Baccalaureate Speech: Laura Romano '11
Laura Romano '11
Laura Romano '11
Dickinsonians, take a look around you. There’s a good chance that there is a person you’ve made a connection with during your four years at Dickinson sitting in the same row that you are sitting in. Whether this relationship blossomed from living in Drayer together as first-year students or from taking the same Comparative Civilization course or from simply seeing each other every time you make the trek from Denny to Kaufman, Dickinson has provided us with the infrastructure to create connections with our peers.
As much as I now herald the thriving community that Dickinsonians collectively create, I was once blind to how to fully optimize this experience. My first year at Dickinson was mediocre. While I was getting a great education, which inspired me to major in chemistry, one could argue that education outside of the classroom holds equal importance to what we learn within these limestone walls. When I wasn’t in class, I dedicated the majority of my time to field hockey. While my experience playing on the field hockey team taught me discipline, accountably, and teamwork, it left my desire to connect with the greater Dickinson community generally unfulfilled. My initial response to this void in my life was targeted at the school, and as a result, I considered transferring. But then I realized, perhaps the issue isn’t the institution, perhaps the issue lies with me?
To investigate my dilemma, I applied my scientific background to my social sphere. In the classroom, I had been learning about the various ways in which atoms and molecules interact. Although there are millions of variations in the configurations of different molecules, they all have one underlying similarity: The atoms must interact for bonds to be formed. Couldn’t the same be said for bonds created between humans? Would interaction among my peers stimulate the connections I was seeking to form at Dickinson?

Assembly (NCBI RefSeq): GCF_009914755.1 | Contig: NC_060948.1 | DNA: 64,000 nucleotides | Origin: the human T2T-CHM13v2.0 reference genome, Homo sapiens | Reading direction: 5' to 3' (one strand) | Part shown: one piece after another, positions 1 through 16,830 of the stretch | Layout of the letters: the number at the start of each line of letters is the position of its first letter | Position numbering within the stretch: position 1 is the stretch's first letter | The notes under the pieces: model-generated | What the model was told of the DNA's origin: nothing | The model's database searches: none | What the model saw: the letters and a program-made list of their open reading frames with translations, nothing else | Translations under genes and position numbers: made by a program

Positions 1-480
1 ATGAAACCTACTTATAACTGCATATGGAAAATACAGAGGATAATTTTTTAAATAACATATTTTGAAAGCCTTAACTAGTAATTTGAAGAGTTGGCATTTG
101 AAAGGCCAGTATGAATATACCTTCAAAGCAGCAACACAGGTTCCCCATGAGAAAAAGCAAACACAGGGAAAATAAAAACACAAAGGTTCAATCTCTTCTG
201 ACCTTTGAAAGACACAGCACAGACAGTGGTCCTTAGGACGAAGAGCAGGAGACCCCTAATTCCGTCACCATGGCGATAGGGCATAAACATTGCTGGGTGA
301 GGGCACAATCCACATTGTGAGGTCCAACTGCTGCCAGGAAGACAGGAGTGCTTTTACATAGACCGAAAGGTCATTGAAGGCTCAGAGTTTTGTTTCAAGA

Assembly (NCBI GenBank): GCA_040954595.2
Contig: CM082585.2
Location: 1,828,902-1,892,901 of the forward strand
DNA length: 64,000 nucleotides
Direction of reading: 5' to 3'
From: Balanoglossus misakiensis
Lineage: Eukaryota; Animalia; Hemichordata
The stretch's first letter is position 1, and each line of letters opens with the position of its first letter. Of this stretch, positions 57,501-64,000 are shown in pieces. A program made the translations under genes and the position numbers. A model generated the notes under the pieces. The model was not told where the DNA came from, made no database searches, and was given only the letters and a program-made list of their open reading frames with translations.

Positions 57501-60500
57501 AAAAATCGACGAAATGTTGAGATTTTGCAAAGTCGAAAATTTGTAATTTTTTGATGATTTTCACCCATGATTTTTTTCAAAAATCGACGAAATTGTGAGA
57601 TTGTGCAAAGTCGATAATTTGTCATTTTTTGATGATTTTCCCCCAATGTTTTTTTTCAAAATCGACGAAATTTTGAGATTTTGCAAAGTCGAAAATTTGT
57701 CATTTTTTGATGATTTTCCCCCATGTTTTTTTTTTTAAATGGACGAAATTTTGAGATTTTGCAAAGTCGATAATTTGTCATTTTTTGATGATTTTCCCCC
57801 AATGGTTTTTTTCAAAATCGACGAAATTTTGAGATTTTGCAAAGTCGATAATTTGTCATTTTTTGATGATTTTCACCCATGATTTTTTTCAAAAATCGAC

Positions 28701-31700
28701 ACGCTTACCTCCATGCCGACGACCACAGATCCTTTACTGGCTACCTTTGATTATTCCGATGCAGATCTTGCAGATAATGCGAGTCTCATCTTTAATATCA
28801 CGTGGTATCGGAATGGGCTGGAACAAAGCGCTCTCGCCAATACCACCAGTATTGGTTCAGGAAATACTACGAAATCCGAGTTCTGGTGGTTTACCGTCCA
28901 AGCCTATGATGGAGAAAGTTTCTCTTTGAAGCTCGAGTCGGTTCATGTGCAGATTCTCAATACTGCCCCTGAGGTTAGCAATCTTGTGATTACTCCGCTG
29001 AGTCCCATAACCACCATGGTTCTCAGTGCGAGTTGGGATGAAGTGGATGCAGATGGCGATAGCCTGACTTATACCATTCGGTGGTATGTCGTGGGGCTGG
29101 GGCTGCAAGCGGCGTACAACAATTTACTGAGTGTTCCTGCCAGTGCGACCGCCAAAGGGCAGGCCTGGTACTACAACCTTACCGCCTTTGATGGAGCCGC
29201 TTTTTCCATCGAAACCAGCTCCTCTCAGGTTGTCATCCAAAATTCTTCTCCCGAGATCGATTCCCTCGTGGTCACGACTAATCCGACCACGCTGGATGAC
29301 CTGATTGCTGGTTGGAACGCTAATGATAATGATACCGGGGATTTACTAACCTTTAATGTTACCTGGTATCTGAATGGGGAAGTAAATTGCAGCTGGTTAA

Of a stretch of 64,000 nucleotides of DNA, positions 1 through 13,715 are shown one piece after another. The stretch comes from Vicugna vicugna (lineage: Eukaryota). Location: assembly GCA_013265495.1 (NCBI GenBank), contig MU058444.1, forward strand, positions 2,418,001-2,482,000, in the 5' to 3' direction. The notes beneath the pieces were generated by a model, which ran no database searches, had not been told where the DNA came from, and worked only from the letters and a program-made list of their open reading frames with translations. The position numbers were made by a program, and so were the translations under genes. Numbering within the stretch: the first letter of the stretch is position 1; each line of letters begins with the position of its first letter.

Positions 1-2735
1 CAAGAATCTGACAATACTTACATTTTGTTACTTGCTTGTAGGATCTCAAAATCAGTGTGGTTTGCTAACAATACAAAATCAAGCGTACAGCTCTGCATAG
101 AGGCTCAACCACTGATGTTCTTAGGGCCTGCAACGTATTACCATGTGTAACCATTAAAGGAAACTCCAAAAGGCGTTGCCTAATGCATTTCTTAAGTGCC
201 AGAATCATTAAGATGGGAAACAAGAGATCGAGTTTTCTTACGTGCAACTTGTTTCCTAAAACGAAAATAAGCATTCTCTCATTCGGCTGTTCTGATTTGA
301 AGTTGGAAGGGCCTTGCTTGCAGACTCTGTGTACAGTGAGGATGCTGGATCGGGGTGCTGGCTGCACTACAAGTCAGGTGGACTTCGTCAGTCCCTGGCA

In order to investigate my hypothesis, I began to engage my community. I joined Student Senate and became a tour guide. I volunteered weekly at the soup kitchen in Carlisle and signed up for the women’s golf team in the spring. By investing myself in different areas of campus, I was able to build the bridges I was looking for. I think the same can be said for most of us sitting in the audience. All of us have participated in at least one club while at Dickinson or have taken advantage of the different school events. By pouring our individual beakers full of our own experiences and personalities into the greater mixture that we call Dickinson, interactions can occur and bonds between one another can be made easily.
After we process down these stone steps tomorrow, we will all walk in different directions. Some of us will continue our commitment to academia, others will begin professional careers, and several may engage in volunteerism, or travel overseas. Regardless of where we end up, our studies, our experiences abroad, and our overall involvement at Dickinson have prepared us for what lies in our futures. But just as atoms are the building blocks of life, the most important contribution to our growth as Dickinsonians has been the bonds we have formed with one another. Whether we have grown from a connection we have made with a peer, a contact we have gained from an alumnus, or an inspiration we have obtained from a professor, the connections we have made with one another have built the foundation for how we will interact with the world.
Congratulations, class of 2011.